We got to sign the guestbook, and were given our own elevator to ride in before anyone else arrived! It was utterly fantastic!  And get this – the mother and son were from Seaside, Oregon! Talk about a small world!

As for the changes being made to California Adventure, they are certainly for the better.  The new entrance looks exactly like the old Pan Pacific Auditorium, and is simply stunning, especially when lit up at night…

The ideas behind the changes are to make California Adventure feel more like Disneyland and a true theme park, as opposed to an amusement park.  The park is getting an idealized pre-war Los Angeles facelift complete with red car trollies and the Carthy Circle Theater where Disney’s Snow White and the Seven Dwarfs premiered.  If you plan on attending the park anytime soon and have the time, I highly recommend visiting the Blue Sky Cellar, which is currently full of all of the concept work regards the changes.

We returned to Disneyland for lunch at the French Market which was serving up their typical New Orleans dishes along with special Mardi Gras items, including tasty desserts!  Also, since it was the Mardi Gras season, Princess Tiana was performing along the Rivers of America, followed by a meet & greet in the Court of Angels.

Tiana’s hoop skirt was so large, getting your picture taken with her if you were taller than the skirt made for difficult and awkward times! That’s why I look so goofy! The desserts were fabulous, and my cupcake had gold leaf on it! Crazy, huh?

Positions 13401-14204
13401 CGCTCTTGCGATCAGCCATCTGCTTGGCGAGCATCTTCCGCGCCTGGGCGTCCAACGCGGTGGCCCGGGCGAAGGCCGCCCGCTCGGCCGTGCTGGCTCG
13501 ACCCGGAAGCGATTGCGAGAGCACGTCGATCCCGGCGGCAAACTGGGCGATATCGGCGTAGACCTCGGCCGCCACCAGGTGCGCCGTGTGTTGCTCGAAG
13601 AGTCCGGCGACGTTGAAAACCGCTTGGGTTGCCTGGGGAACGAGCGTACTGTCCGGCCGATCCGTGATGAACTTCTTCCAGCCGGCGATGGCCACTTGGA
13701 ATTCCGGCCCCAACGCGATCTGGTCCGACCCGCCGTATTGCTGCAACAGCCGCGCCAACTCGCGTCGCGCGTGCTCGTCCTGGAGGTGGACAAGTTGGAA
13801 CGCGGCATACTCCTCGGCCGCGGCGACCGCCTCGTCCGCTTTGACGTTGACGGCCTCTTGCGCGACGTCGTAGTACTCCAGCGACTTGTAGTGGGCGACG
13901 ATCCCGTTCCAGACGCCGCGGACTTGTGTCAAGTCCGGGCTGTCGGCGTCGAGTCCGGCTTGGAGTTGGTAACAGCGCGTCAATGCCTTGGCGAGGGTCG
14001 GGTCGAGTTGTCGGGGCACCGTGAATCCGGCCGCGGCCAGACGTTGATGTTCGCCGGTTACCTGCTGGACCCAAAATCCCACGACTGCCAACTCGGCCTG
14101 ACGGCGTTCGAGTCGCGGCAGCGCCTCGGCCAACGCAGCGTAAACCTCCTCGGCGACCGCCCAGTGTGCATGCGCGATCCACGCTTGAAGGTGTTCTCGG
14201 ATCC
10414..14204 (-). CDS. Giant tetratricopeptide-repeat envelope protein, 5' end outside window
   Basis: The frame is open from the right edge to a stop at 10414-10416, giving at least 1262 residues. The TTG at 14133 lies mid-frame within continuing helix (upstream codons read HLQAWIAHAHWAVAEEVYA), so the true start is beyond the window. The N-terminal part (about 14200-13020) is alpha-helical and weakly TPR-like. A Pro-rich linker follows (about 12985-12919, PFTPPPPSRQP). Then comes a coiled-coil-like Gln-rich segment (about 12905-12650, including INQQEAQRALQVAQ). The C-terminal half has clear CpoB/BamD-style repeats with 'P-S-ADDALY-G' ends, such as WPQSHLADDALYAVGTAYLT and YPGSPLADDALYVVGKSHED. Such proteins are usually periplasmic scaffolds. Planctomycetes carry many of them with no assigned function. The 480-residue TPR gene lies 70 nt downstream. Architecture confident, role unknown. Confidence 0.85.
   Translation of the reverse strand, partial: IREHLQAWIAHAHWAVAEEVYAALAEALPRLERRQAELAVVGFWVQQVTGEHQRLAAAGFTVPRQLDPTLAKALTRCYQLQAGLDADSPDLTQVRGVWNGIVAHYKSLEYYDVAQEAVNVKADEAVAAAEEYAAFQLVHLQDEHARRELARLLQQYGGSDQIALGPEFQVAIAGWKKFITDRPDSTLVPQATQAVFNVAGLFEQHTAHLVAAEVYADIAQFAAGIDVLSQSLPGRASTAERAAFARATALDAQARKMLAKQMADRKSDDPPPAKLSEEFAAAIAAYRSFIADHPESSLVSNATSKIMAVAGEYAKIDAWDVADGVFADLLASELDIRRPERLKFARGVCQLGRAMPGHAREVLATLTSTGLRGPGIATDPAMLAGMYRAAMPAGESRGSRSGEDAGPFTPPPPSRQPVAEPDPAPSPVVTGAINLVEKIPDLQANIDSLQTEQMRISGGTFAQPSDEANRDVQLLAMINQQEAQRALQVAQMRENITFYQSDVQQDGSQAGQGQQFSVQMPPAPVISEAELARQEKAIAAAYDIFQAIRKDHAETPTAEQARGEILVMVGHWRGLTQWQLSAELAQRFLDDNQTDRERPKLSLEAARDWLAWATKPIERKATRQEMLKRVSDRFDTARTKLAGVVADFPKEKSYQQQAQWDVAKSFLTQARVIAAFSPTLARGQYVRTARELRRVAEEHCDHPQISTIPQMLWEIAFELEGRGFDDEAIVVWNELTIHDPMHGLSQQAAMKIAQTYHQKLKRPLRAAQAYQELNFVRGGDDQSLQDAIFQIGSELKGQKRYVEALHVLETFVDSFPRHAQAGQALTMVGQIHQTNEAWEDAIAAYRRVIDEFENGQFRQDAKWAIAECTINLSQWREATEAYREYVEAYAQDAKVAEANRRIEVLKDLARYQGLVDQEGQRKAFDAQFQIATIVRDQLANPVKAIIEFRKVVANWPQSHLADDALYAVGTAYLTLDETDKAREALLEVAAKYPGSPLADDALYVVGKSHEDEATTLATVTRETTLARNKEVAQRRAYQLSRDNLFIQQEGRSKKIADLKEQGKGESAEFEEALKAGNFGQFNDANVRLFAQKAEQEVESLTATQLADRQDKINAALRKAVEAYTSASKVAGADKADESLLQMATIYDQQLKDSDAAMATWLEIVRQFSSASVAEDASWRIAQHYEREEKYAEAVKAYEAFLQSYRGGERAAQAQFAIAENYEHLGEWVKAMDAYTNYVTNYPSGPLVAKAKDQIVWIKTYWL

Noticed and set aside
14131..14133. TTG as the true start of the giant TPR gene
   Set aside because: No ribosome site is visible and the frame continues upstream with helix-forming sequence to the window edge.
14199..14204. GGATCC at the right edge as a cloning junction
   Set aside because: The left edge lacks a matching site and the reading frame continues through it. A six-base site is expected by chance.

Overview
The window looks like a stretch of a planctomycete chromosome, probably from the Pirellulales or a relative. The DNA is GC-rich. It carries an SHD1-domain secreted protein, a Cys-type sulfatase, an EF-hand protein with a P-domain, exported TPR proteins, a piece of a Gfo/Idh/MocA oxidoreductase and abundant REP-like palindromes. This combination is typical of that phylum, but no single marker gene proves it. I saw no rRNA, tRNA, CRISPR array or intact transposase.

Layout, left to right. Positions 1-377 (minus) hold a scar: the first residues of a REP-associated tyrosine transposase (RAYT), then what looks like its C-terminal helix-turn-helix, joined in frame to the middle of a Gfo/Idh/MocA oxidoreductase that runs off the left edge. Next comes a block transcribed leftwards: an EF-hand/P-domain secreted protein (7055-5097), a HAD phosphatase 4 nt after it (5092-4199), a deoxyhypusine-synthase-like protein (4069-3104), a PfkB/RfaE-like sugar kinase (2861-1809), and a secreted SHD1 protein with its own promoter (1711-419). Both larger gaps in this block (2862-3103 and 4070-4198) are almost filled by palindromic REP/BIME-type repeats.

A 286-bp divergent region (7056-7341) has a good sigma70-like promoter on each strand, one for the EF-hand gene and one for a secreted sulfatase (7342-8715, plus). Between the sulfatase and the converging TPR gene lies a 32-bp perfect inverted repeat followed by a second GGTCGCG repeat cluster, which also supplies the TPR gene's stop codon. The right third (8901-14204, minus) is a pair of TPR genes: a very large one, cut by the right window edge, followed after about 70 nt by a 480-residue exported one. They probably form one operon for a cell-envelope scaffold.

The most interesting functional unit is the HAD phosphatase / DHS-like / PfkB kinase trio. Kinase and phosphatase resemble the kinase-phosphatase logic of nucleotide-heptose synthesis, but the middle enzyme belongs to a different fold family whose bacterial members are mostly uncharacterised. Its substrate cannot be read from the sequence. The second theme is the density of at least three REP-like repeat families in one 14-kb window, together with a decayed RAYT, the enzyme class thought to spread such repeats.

I really enjoyed this trip because I did a lot of things I hadn’t done before, including riding the Omnibus, the Horse-Drawn Trolly and the Fire Truck!  These rides along Main Street provide a good rest for your feet, and were among some of the original attractions when the park opened in 1955.

Our vintage Kodak DualFlex camera got a lot of attention too, especially because each time we finished a roll, we had to go up to a shop and ask for a piece of tape to keep the film rolled up!  The film is due to be done on Monday! Cross your fingers they come out okay!  And of course I will be sharing them!

When in Frontierland Patrick was taking my picture (with the dual lens) in front of a cactus when Billy Hill & the Hillbillies were walking by and they came over to me saying “You look like you could use a couple of hillbillies in your picture!” and posed with me! They also told me I looked like Jessie from Toy Story!

Also in Frontierland is the Rancho del Zocalo Restaurante, which has some imagery that looks suspiciously like Zorro

However the only true place you can see Zorro in Disneyland is in the lobby of the Opera House, where they are still showing the Disneyland 50th anniversary special hosted by Steve Martin.  The special makes reference that in Frontierland kids could meet their western heroes, such as Davy Crockett and Zorro, and shows a very short clip of Guy Williams dressed as Zorro parading through Frontierland when he made his own personal appearances!

Another little tip, ladies…keep your hair simple, because this is going to happen to you…

Once again, stay tuned for more pictures!